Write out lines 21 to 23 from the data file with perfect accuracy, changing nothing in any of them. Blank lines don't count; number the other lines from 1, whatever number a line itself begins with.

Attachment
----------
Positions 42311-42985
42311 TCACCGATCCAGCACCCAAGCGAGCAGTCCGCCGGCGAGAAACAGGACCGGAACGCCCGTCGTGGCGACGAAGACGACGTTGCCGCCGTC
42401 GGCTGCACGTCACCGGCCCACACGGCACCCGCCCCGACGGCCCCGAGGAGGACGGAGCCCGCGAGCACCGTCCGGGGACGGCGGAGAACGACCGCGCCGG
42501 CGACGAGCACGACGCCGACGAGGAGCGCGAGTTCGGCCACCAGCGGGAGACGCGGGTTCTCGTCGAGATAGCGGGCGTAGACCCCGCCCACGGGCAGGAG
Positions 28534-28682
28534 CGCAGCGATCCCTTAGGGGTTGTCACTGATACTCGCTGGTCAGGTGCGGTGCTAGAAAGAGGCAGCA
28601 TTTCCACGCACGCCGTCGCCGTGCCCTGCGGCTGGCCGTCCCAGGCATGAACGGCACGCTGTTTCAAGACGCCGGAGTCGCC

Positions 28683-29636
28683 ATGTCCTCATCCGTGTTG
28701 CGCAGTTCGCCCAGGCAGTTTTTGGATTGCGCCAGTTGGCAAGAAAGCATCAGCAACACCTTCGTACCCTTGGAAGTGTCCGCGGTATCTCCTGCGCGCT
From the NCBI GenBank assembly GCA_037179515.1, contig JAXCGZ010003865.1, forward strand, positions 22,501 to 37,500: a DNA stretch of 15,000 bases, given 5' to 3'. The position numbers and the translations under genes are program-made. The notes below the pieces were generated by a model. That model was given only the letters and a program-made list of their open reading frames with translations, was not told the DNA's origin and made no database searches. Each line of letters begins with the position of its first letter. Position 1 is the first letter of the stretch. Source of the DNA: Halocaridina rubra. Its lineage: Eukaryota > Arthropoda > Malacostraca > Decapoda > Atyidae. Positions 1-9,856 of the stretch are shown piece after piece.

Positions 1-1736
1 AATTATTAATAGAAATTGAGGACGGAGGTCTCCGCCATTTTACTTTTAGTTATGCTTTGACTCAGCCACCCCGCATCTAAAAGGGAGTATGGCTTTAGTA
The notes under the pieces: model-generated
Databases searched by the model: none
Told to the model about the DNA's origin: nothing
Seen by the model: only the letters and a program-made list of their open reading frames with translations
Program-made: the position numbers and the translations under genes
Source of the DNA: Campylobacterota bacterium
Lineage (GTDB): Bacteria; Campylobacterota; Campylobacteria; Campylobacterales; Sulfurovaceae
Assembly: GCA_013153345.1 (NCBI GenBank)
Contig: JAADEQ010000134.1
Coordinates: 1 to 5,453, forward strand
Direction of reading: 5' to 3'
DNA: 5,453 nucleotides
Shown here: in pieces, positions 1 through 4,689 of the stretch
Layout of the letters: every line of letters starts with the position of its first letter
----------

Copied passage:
Assembly: GCA_013153345.1 (NCBI GenBank)
Contig: JAADEQ010000134.1
Coordinates: 1 to 5,453, forward strand